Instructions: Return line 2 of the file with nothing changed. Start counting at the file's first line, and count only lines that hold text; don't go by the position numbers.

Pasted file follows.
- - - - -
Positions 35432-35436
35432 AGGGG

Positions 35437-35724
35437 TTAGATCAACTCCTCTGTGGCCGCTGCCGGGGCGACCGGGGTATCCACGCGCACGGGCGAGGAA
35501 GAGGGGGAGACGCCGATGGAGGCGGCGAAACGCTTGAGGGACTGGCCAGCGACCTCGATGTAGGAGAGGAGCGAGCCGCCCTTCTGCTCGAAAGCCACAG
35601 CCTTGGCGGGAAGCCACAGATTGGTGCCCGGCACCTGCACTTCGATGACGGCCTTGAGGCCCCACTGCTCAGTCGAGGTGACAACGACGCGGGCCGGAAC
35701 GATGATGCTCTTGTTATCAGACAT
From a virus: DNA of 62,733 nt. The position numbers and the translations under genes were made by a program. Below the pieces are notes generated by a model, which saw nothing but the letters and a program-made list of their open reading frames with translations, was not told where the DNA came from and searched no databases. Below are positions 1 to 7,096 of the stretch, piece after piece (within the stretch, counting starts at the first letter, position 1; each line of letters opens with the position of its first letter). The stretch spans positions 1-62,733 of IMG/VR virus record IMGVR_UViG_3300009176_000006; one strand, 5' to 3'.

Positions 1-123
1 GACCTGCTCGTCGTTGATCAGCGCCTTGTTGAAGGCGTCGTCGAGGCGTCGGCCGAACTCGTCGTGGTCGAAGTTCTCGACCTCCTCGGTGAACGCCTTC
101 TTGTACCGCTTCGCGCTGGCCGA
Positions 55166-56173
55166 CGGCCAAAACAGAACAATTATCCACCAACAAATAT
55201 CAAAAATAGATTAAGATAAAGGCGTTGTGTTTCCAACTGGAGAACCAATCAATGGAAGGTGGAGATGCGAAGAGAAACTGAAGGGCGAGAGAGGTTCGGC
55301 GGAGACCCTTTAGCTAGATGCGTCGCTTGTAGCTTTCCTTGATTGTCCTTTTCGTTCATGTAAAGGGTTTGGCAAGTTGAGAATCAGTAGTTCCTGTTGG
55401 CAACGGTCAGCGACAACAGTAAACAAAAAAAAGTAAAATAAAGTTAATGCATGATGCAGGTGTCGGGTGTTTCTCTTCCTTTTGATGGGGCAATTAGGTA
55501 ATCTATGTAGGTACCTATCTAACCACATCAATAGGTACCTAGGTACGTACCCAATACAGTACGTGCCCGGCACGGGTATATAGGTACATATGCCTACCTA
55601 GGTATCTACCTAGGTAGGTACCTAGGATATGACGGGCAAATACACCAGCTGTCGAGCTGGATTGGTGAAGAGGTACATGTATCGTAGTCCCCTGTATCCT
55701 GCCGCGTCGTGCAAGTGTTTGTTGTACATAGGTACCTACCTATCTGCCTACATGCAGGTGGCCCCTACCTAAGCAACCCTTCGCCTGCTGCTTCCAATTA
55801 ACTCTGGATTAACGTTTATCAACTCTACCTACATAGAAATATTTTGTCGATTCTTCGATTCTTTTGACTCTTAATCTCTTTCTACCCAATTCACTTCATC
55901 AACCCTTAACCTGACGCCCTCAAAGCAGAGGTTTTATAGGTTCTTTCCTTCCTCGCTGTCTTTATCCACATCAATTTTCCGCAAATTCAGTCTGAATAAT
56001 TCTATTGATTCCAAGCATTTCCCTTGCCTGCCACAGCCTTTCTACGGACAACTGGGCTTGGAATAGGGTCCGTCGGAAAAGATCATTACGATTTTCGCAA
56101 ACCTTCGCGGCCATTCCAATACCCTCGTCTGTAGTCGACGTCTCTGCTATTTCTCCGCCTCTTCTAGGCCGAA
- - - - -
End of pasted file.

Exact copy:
35432 AGGGG